How Does a Marriage Counselor Help Couples Navigate Financial Stress?


    How Does a Marriage Counselor Help Couples Navigate Financial Stress?

    Financial stress can strain a couple's relationship, but with the right guidance, it's a challenge that can be overcome. A Certified Financial Therapist begins our exploration by emphasizing the importance of open communication, while we also present additional answers that offer a broader perspective on the topic. From establishing financial unity through team budgeting to the equitable division of financial responsibilities, here's how experts and additional voices guide couples in managing monetary pressures.

    • Navigating Financial Stress with Open Communication
    • Finding a Balance in Giving and Spending
    • Understanding Each Other's Money Personalities
    • Budgeting as a Team for Financial Unity
    • Fostering Transparency in Financial Discussions
    • Setting Common Financial Goals Together
    • Implementing Tools for Joint Financial Management
    • Equitable Division of Financial Responsibilities

    Navigating Financial Stress with Open Communication

    The topic of marriage and financial stress tends to go together, as we all come from different backgrounds, sometimes religions, and personal experiences around money. Yet, it was one of the topics growing up we were told not to talk about to others, including family members and potential partners.

    You fall in love, get married, and now finances are coming up more often as you may be looking to buy a new car or home together, or expand your family. Without understanding each other's backgrounds, religions, and experiences with money, oftentimes the partner doesn't understand why you are spending, saving, and investing in certain places, which can lead to conflict.

    An example of a client I had was first-generation Americans; one was an attorney and the other an artist, married for 15 years with three kids and three aging parents. The stress of 'not having enough' and demands from both their parents and kids were mounting, adding pressure to their marriage.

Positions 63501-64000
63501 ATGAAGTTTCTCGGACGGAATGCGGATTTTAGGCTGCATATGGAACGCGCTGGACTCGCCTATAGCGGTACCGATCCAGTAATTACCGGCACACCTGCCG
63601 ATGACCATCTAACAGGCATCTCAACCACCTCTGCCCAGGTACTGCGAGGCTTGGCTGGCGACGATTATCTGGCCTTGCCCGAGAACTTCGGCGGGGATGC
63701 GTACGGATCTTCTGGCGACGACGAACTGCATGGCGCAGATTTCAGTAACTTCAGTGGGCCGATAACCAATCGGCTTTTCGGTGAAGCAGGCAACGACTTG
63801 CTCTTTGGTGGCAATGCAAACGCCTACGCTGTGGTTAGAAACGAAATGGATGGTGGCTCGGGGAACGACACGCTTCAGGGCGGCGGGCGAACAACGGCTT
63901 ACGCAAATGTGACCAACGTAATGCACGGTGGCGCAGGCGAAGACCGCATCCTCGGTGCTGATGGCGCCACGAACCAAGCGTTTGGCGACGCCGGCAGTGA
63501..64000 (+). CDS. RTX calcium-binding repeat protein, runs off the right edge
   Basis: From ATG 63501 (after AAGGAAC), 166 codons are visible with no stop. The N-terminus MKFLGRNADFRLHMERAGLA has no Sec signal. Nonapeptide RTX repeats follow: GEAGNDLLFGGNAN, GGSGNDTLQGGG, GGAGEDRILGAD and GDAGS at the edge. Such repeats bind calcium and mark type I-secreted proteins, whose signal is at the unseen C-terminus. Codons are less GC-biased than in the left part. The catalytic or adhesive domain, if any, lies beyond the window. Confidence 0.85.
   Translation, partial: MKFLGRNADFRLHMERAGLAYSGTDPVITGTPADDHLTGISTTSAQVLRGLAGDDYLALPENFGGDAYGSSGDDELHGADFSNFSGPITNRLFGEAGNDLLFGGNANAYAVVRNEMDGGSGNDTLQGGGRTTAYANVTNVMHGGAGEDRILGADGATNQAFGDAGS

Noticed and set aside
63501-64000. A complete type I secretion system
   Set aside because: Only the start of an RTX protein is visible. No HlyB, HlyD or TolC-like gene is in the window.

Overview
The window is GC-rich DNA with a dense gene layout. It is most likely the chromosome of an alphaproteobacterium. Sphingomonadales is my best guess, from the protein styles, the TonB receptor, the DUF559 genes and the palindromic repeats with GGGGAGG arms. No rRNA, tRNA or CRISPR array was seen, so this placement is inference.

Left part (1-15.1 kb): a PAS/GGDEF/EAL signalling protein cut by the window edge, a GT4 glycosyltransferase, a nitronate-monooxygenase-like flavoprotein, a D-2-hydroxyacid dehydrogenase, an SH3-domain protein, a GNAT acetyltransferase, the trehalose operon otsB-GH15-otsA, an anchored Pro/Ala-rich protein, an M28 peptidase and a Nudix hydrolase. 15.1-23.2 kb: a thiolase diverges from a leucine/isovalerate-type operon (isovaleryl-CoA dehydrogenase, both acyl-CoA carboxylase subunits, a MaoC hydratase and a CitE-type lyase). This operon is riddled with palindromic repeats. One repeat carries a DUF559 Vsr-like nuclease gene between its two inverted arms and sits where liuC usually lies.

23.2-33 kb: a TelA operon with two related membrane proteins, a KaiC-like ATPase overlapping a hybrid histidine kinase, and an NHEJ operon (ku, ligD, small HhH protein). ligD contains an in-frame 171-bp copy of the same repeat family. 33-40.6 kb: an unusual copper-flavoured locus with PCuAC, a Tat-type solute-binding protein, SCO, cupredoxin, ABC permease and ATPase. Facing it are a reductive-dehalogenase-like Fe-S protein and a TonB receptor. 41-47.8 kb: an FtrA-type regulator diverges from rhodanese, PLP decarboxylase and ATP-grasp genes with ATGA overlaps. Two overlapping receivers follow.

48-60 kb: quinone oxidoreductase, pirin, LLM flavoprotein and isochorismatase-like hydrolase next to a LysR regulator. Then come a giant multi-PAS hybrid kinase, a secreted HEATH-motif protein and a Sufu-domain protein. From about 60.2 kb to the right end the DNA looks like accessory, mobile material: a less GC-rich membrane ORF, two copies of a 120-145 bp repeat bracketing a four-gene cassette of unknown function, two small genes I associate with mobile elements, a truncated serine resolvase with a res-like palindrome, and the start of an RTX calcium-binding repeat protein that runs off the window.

Over the course of four sessions, we openly reviewed past financial patterns and trauma, created financial boundaries for themselves, their kids, and parents, along with practicing the skill of how to have productive financial conversations together where both parties are seen and heard.

    A few key takeaways:

    Always keep talking. Shutting down does not solve the problem.

    Stick to one topic/problem at a time (tip: write it down on a sticky note in front of you to stay focused).

    Ask, 'Why is this important to you?' (and listen).

    Create a password for when the conversation gets too heated, and you need to take a break (like 'palm tree' or something silly like 'Smurf').

    Financial conversations are not a one-and-done event; life is consistently changing. Schedule recurring meetings on your calendar to check in.

    *Please let me know if you would like any additional information or stories. I am currently working with a potential second marriage, both with different experiences with partners and finances - one felt stressed all the time and alone doing it, and the other jointly paid bills and had a safety net. Moving in together, they want to understand each other better to build a future together because right now they don't see eye to eye on finances, spending, saving, and investing.*

    Erika Wasserman
    Erika WassermanCertified Financial Therapist, Your Financial Therapist

    Finding a Balance in Giving and Spending

    Financial stress in couples is often the result of a type of disconnect. Either the couple is disconnected from how much they spend, earn, save, or from each other's goals. In one couple, I'll use the pseudonyms Shawn and Robin; they were disconnected from each other regarding their definition of 'giving.' Shawn believed that giving meant helping those in his family, whether they were second cousins or siblings. Anytime someone needed help with groceries, gas money, or a place to stay, Shawn answered, 'Yes, of course,' regardless of how Robin felt or whether they discussed if they could afford it. Robin, on the other hand, believed that 'giving' meant donating to a charity or non-profit. To help them navigate through their differences, we were able to find a happy medium. Rather than saying 'yes' every time a family member asked Shawn and Robin for help or only donating to 501(c)(3)s, the couple agreed to set aside $150 each month for giving. If someone in their family needed help, they would give up to that amount. If the family didn't need help, they donated to an agreed-upon charity. It took a bit of strengthening Shawn's boundaries to say, 'I'm sorry, I can't help you out this time.' Eventually, he got to a place where he felt good about giving, and the tension between him and Robin decreased significantly.